- Site-specific applications. These are for all other applications, and relate to what was previously known as ‘level 1 activities’.
The application process is streamlined and should operate more efficiently than the previous process, as documentation submitted as part of an EIS process will automatically form part of the application documents. Furthermore, under the new application process:
- submission of an Environmental Management Plan is no longer required, as these requirements have been merged into the application process
- small mining projects (previously ‘level 2 projects’) are no longer required to submit a Plan of Operations, and
- an operator who wishes to undertake any new ERAs must comply with the new EA application process, regardless of whether the activity relates to mining, petroleum or other types of development.
The new provisions of the EPA require all holders of EAs to be registered as suitable operators. If a person held an EA or registration certificate for an ERA prior to the commencement of the Greentape Reduction Act they will have been automatically added to the new suitable operator register administered by the Department of Environment and Heritage Protection. The need for registration certificates has been abolished under the new regime. Registered suitable operators do not need to be re-assessed each time they apply for an EA. Prior to the transfer of an EA, a transferee that is not yet a suitable operator must apply to be registered.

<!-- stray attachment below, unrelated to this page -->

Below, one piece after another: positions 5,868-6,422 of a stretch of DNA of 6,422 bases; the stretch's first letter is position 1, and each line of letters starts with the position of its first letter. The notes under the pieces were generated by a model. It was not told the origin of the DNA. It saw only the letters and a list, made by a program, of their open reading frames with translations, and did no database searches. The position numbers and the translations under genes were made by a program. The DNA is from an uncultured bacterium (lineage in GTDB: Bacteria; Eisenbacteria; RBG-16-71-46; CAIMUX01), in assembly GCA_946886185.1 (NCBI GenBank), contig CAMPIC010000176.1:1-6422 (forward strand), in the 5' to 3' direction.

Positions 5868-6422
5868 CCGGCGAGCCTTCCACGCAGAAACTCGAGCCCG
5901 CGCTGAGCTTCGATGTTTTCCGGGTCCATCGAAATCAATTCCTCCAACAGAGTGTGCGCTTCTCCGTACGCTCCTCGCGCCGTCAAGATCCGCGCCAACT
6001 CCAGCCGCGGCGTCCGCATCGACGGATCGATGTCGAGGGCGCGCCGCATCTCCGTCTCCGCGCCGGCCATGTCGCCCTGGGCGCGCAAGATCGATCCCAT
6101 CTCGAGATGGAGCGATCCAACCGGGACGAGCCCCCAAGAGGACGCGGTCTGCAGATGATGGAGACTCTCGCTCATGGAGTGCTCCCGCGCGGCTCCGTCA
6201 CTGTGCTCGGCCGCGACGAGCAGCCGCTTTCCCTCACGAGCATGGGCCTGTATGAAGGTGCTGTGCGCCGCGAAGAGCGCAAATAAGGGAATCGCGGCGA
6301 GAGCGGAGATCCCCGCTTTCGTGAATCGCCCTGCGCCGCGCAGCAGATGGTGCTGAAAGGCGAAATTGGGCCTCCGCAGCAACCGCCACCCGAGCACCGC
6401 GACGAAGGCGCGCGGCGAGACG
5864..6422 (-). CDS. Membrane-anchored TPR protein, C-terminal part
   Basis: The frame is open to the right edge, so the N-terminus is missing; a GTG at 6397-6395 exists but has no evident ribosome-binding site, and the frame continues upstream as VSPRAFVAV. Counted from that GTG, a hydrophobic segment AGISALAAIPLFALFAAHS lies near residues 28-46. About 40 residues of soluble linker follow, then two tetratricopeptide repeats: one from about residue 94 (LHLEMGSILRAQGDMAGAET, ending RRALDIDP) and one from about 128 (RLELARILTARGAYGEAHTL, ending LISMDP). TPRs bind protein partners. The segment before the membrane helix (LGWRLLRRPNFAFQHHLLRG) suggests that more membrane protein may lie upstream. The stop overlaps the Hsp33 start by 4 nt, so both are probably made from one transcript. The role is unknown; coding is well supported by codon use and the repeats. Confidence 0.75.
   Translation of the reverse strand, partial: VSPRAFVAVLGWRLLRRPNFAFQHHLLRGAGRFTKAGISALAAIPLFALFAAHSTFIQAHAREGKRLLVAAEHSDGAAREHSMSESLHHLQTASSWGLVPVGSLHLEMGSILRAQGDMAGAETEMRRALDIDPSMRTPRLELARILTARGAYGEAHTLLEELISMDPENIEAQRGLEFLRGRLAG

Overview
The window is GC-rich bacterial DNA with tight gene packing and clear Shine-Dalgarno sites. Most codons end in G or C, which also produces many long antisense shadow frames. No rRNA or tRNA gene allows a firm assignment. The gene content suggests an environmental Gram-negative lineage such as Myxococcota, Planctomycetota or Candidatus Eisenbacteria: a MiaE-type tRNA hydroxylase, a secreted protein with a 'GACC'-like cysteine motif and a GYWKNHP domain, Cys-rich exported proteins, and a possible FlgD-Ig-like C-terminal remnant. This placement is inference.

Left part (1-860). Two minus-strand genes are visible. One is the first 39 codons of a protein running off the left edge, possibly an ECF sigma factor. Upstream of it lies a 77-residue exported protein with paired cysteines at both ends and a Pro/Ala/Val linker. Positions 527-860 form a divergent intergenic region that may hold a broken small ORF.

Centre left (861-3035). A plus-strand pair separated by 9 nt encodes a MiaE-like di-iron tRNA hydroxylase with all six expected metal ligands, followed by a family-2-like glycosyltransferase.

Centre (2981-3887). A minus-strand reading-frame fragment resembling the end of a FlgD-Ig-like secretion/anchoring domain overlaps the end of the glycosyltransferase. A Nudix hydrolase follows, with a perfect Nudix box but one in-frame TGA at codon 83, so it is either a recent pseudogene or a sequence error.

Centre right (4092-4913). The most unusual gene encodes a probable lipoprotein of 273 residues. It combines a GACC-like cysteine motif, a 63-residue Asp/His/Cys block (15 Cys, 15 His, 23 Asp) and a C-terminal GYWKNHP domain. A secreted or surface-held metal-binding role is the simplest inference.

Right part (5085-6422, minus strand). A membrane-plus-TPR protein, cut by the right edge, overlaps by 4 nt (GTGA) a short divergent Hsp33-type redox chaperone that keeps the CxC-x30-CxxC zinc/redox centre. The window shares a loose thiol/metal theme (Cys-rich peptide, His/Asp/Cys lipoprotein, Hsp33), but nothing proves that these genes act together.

EA amendments, transfers and financial assurance